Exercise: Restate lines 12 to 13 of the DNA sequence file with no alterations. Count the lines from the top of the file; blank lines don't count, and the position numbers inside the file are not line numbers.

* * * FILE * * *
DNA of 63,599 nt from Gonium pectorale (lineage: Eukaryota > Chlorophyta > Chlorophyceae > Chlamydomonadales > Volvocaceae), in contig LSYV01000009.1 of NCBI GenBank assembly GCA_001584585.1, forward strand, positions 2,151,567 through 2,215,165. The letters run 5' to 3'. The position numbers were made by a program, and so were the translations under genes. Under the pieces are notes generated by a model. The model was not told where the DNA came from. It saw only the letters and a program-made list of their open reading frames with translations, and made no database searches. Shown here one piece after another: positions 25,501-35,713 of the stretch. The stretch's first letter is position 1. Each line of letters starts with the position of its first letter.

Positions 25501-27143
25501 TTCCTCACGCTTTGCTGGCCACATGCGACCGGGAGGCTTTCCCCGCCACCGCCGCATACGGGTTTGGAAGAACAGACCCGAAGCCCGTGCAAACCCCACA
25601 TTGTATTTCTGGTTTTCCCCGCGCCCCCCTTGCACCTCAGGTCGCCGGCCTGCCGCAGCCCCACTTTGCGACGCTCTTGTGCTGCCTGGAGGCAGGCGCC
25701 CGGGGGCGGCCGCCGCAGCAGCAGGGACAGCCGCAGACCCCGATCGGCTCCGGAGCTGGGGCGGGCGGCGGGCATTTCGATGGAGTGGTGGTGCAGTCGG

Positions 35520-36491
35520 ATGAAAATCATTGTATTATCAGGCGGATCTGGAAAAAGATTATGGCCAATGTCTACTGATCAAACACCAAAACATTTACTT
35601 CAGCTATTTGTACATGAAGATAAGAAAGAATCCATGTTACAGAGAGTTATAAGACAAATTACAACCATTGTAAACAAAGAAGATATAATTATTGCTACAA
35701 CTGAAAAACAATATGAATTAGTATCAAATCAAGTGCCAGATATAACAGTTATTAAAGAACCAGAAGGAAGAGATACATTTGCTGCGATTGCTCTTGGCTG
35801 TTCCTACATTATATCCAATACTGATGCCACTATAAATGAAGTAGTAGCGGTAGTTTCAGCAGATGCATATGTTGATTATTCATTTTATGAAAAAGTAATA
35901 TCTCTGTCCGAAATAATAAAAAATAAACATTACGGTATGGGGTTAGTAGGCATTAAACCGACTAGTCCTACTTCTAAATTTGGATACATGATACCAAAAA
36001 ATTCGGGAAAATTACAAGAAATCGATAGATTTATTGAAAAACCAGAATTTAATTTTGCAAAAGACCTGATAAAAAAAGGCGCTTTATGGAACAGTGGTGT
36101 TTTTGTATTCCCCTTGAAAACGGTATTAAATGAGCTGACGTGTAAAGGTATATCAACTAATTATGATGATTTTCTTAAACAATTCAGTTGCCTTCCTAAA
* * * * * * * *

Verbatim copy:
36001 ATTCGGGAAAATTACAAGAAATCGATAGATTTATTGAAAAACCAGAATTTAATTTTGCAAAAGACCTGATAAAAAAAGGCGCTTTATGGAACAGTGGTGT
36101 TTTTGTATTCCCCTTGAAAACGGTATTAAATGAGCTGACGTGTAAAGGTATATCAACTAATTATGATGATTTTCTTAAACAATTCAGTTGCCTTCCTAAA